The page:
Kids’ Hairstyles: Letting Them Make the Choice

Stella is fearless

As a hairstylist and a mama, I’ve been dealing with kids’ hair issues for a long time.

Mothers who want their daughters to have “Princess” hair. Fathers who expect their sons to have a high and tight fade. Strong opinions abound when it comes to hair.

When my daughter was 4 years old and preparing for her first dance recital, we were told by her instructor that she would need to wear her long hair in a bun. Stella was having none of it. She very calmly told me that she was NOT going to wear her hair in a bun. She did not like the way it looked or felt and no amount of talking to her was changing her mind.

We discussed the fact that it would only be for the recital, that she could take it down as soon as she came off stage, but to no avail. She didn’t cry or yell. She just point-blank refused to do it. I offered to do Princess Leia buns instead of just one. I offered a practice run so she could see what it would look like. I reminded her that it was part of the costume and all the other girls would be wearing their hair that way. NOPE.

I was out of ideas.

A week later, after we tabled the discussion, Stella came to me with an idea. Actually, it was a declaration.

“Mommy, I want to cut my hair short.”
“How short?”
“Like as short as Daddy’s hair.”
“Are you saying this because you don’t want to wear your hair in a bun?”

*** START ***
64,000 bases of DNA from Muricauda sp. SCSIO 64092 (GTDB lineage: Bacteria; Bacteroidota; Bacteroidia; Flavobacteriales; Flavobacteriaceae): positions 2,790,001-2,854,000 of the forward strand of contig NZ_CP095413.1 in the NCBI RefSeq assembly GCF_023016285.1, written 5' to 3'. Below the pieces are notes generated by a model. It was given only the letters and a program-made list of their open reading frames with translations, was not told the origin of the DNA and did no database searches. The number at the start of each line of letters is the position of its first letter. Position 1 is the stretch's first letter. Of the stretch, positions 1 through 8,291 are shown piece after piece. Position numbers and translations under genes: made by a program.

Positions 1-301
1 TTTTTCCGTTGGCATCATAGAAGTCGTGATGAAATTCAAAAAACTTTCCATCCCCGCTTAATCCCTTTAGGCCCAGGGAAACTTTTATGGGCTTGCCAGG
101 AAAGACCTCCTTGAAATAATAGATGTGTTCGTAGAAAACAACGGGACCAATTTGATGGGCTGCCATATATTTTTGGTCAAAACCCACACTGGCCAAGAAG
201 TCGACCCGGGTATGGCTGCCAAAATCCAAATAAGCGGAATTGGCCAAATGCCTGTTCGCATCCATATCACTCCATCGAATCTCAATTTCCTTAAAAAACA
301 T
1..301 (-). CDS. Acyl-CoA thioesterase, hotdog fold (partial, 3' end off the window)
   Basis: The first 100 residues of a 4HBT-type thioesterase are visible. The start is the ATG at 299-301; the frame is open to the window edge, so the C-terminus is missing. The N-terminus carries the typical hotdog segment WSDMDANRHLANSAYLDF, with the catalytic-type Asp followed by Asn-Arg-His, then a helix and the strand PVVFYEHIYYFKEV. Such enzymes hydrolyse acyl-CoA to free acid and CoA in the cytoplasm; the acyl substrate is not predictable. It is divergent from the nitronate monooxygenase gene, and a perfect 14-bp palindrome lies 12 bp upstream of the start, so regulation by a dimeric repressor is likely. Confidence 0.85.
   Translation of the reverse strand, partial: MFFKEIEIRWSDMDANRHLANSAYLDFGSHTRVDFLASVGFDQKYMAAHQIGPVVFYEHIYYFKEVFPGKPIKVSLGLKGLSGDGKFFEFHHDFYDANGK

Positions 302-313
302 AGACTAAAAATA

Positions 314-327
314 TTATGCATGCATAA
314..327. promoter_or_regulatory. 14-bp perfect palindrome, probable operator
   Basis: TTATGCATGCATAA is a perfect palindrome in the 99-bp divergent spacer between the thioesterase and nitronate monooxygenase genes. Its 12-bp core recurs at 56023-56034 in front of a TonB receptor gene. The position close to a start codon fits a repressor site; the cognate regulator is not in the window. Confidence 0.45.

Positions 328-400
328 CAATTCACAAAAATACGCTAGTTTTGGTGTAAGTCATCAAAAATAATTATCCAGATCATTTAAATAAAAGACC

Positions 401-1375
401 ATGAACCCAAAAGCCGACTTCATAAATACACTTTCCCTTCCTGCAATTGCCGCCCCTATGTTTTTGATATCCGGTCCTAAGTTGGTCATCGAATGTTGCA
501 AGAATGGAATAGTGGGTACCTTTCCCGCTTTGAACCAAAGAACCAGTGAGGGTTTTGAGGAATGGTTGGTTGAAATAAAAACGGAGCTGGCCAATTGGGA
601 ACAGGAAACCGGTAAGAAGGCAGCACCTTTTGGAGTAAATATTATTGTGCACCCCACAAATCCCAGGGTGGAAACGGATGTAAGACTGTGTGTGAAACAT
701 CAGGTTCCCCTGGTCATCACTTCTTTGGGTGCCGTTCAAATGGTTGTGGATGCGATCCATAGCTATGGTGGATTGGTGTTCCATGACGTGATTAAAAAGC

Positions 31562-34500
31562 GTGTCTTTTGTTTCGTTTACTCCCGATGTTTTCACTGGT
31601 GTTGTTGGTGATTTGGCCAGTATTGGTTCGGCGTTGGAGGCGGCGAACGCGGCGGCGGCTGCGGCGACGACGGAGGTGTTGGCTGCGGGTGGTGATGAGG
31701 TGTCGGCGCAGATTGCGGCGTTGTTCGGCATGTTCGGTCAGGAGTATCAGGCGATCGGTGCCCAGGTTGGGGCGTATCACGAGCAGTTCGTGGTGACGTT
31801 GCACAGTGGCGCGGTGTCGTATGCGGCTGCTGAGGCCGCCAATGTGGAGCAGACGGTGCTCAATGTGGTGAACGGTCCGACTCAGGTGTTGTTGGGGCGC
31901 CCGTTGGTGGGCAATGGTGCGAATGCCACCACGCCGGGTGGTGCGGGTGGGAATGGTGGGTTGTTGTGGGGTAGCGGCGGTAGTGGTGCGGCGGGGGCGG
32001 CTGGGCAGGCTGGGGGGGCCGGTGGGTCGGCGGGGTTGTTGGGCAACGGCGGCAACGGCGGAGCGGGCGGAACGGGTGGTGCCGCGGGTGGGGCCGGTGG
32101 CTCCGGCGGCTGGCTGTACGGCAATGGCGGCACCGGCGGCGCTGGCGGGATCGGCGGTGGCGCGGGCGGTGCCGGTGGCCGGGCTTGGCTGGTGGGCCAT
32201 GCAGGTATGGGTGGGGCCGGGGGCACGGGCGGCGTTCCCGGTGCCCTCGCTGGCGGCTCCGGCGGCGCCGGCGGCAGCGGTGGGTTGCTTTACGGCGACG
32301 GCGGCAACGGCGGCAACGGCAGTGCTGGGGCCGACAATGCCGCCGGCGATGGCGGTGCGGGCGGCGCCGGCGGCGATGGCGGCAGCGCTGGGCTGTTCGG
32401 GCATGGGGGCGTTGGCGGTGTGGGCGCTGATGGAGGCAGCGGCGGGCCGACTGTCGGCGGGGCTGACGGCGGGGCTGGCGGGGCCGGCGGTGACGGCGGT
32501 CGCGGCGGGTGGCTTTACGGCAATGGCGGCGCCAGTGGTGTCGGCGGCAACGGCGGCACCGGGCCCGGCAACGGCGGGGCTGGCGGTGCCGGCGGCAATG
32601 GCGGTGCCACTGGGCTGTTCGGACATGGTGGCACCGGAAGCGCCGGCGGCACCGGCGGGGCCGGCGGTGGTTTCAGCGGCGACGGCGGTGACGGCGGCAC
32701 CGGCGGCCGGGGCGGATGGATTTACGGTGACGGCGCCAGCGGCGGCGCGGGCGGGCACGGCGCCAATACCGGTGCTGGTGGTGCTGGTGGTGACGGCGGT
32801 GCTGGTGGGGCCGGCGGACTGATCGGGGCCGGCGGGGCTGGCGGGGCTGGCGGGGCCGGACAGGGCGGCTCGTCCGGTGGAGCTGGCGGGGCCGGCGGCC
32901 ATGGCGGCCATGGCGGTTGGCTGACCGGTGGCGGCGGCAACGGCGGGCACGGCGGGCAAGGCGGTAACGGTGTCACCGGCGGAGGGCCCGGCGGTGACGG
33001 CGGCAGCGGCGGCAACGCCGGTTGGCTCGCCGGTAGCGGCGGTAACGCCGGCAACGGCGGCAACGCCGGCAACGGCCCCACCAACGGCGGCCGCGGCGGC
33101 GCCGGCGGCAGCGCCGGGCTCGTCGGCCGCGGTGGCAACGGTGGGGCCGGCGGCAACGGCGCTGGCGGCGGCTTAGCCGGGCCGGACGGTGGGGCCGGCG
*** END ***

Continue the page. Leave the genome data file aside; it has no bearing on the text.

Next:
“Yes. I won’t do that.”
“Ok then. Let’s look at some pictures for you to choose from.”

So we looked at pictures and she found one of a cute pixie cut that she loved. And she wanted it to be colored pink. So that’s what we did. I know that some parents would balk at this idea, but to me, it was the first time my baby girl asserted herself in a way that relates directly to body autonomy.

Her body, her choice.

We have taught our children that no one has the right to touch them in a way that makes them feel uncomfortable—that they are in charge of their bodies. Obviously, as parents, we make the final decision when it comes to health or safety. But with their hair, we give them freedom. As long as it isn’t damaging to their hair, our children can decide how they would like their hair to look.

Since Stella made her debut on stage with a magenta pink pixie, she has never let her hair get longer than a bob. She has very clear ideas on how she wants her hair styled. We have colored it many different colors (all temporary, all done professionally by me), and she has had everything from a mohawk to an asymmetrical bob to a completely shaved head. Allowing her to express herself this way has increased her confidence and presented her with opportunities to discuss independence and body autonomy with others. The times that she has been questioned or teased, she has responded calmly.

“It’s just hair.”

And yes, it is just hair. But it is more than that. If we are truly going to teach our children that body autonomy is important, we need to start small. We need to show them that we really mean it. Hair is temporary—it grows back. But we can’t miss the opportunity to let them make choices.